Is “listening” the key to reducing antibiotic prescribing?

Wednesday will see the publication of a report on GPs over-prescribing antibiotics for patients – nothing new there – but this has a twist: GPs over-prescribing antibiotics even when the patients are not particularly asking for them. This comes at a time when once again medics have been warned again that too many prescriptions for antibiotics are being given, and together with the public have been warned that there is a looming catastrophe of antimicrobial resistance to antibiotics which could turn previously treatable infections into life threatening emergencies.

This has been a warning given high profile by Professor Dame Sally Davies, England’s most senior medical adviser whose warnings led to recent articles in the Independent, Guardian, Telegraph etc.

So why does this new report find that doctors are still over prescribing? I don’t know if it will reveal this, but it got us thinking.

There will always be the odd case of a frustrated GP just wanting to get a patient out of the consulting room door and giving a patient a prescription as an exit strategy. Some doctors say that patients almost refuse to leave without a prescription. However is the real issue one of doctors – whether through ignorance, fatigue or deliberately – just not listening to the patient? Or, to put it another way, the patient feels as though they are not being listened to, or taken seriously? Considering how much of medicine depends on understanding the patient’s history, it is bizarre that someone would chose to be a GP if they didn’t like conversing with people. But then we’ve probably all come across a teacher who doesn’t like children.

Another consideration is the short appointment time – can you feel listened to if your appointment only lasts 7 minutes? Will you ever really feel that the doctor had the chance to consider everything that brought you to her door within 420 seconds? And how about eye contact? No one feels listened to if they aren’t looked at. How many doctors have copied Dr Sam Everington’s brilliant example and rearranged their desk so they can sit side-by-side with their patient so when they are not looking at each other, they are both sharing the screen view together?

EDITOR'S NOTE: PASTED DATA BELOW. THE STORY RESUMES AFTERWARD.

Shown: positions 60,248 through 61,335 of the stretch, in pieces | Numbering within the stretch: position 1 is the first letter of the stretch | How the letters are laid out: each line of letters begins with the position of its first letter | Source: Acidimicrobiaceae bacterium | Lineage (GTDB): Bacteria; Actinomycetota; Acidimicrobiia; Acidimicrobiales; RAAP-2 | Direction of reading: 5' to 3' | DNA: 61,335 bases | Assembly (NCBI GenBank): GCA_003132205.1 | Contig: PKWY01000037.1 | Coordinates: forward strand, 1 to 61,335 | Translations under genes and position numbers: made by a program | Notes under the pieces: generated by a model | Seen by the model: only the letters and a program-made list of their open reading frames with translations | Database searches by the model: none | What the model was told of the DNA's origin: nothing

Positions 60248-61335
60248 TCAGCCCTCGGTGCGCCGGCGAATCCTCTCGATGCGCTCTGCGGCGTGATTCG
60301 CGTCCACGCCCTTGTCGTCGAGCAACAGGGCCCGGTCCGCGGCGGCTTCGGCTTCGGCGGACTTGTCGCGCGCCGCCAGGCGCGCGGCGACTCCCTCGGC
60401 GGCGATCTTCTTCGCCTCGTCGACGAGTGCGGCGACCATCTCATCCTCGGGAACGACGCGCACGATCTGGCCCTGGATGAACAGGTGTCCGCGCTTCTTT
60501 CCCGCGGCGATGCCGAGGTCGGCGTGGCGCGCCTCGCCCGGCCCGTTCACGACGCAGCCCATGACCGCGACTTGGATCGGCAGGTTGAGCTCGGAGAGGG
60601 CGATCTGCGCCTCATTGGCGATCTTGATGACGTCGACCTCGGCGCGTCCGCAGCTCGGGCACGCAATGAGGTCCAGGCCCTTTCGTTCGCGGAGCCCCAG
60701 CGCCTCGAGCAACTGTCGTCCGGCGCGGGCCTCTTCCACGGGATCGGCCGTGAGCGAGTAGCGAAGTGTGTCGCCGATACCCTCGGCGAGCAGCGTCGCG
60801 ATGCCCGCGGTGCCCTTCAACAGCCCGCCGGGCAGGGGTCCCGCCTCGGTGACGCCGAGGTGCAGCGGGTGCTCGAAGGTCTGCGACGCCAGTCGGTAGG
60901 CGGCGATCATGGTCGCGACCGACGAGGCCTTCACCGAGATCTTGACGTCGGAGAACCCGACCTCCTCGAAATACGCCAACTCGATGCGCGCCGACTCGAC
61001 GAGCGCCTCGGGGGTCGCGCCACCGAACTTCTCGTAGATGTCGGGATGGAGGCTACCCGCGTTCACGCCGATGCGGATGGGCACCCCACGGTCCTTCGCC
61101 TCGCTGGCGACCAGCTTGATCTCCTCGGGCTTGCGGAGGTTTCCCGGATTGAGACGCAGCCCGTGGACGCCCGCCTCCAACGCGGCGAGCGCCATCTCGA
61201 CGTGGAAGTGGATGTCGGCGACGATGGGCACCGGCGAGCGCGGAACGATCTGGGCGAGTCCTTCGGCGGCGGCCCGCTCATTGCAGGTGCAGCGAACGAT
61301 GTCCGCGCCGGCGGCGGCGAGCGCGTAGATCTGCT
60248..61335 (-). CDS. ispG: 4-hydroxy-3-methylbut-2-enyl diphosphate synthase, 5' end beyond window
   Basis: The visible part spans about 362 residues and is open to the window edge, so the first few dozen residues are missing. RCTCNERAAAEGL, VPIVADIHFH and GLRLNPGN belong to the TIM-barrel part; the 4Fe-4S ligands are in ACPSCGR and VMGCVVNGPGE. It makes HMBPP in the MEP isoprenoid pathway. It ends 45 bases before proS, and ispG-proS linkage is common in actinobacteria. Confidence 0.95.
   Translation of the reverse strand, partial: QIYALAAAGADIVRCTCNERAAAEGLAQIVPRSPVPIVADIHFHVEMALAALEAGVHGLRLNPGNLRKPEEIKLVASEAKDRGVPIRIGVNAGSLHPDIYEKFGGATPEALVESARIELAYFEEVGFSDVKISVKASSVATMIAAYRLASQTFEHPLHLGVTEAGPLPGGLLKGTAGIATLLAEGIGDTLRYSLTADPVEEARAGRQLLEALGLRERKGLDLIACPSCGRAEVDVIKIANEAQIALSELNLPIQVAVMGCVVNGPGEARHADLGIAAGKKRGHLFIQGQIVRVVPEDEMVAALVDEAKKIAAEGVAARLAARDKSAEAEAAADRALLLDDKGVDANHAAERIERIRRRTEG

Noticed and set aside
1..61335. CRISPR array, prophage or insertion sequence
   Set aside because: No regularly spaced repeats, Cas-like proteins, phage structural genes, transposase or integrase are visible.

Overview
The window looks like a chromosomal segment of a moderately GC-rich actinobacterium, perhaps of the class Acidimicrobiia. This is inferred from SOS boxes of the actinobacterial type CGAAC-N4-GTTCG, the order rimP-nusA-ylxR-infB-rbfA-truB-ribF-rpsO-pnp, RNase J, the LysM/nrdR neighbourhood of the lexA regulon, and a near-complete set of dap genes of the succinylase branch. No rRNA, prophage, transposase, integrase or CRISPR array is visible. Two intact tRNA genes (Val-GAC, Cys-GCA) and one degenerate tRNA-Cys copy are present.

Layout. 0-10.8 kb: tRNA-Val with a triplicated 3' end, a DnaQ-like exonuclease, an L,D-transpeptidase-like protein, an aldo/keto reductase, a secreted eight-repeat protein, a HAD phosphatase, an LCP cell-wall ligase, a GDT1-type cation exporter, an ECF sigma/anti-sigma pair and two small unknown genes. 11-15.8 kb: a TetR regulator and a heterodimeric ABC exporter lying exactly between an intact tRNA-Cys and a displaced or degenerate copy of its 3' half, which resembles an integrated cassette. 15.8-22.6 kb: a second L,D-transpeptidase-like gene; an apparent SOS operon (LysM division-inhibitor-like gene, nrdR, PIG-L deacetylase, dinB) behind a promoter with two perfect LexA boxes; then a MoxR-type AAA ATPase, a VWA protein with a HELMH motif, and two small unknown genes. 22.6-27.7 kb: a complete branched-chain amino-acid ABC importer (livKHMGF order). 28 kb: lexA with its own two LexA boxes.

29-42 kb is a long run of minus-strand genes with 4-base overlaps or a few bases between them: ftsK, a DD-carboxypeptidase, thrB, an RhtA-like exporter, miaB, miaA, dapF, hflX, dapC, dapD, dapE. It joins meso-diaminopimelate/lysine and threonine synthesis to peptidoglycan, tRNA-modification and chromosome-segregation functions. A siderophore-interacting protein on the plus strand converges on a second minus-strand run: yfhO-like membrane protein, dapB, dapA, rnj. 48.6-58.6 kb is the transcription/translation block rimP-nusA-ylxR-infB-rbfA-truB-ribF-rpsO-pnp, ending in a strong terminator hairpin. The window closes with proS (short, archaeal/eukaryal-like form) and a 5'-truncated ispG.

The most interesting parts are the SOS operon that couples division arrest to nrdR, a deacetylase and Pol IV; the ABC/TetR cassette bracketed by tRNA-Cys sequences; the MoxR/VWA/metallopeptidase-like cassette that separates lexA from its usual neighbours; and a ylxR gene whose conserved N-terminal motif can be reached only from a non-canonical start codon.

GP practices have for many years have had posters up advising patients that antibiotics don’t work with coughs and colds, but the study featured by NHS choices on actual GP behavior showed that despite this, antibiotics are still being given to more than 90% of patients with chesty coughs, 80% with ear infections, and 60% with sore throats. Maybe it’s time for patients to be more assertive and tell their GP that they need to be listened to, they need some reassurance but don’t want pills unless it’s critical. In fact the British Heart Foundation has some good advice for patients who don’t think their GP is listening to them.We’ll all be in a stronger position when we have control of our medical records, but in the meantime we all need to get more involved in our health and healthcare decisions.

Final words go to the wise owl, Sir Muir Gray: “People love antibiotics and hate MRSA, but the two are intimately related like yin and yang.”

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About Julia Manning

Julia Manning is a social pioneer, writer, campaigner and commentator. Formerly a clinical optometrist specialising in diabetes and visual impairment, she is the founder and Director of 2020health, an independent, social enterprise Think Tank whose aim is to Make Health Personal and Social. 2020health has through research, events and campaigning influenced opinion and action in fields as diverse as bioethics, alcohol, emerging technologies, fraud, education, consumer technology and vaccination. In 2014, 2020health were founding partners of the Health Tech and You Awards with Axa PPP and the Design Museum. Since 2016, 2020health has increasingly focused on digital health and public health in the community. Julia is a Fellow of the RSA and now also a part-time PhD student at the UCL Interaction Centre, studying the use of digital technology for stress management in the workplace. Julia has shared 2020health's research widely in the media (BBC News, ITV, Channel 5 News, BBC 1′s The Big Questions & Victoria Derbyshire, BBC Radio 4 Today, PM and Woman's Hour, LBC) and has taken part in debates and contributed to BBC’s Newsnight, Panorama, You and Yours and ITV’s The Week.
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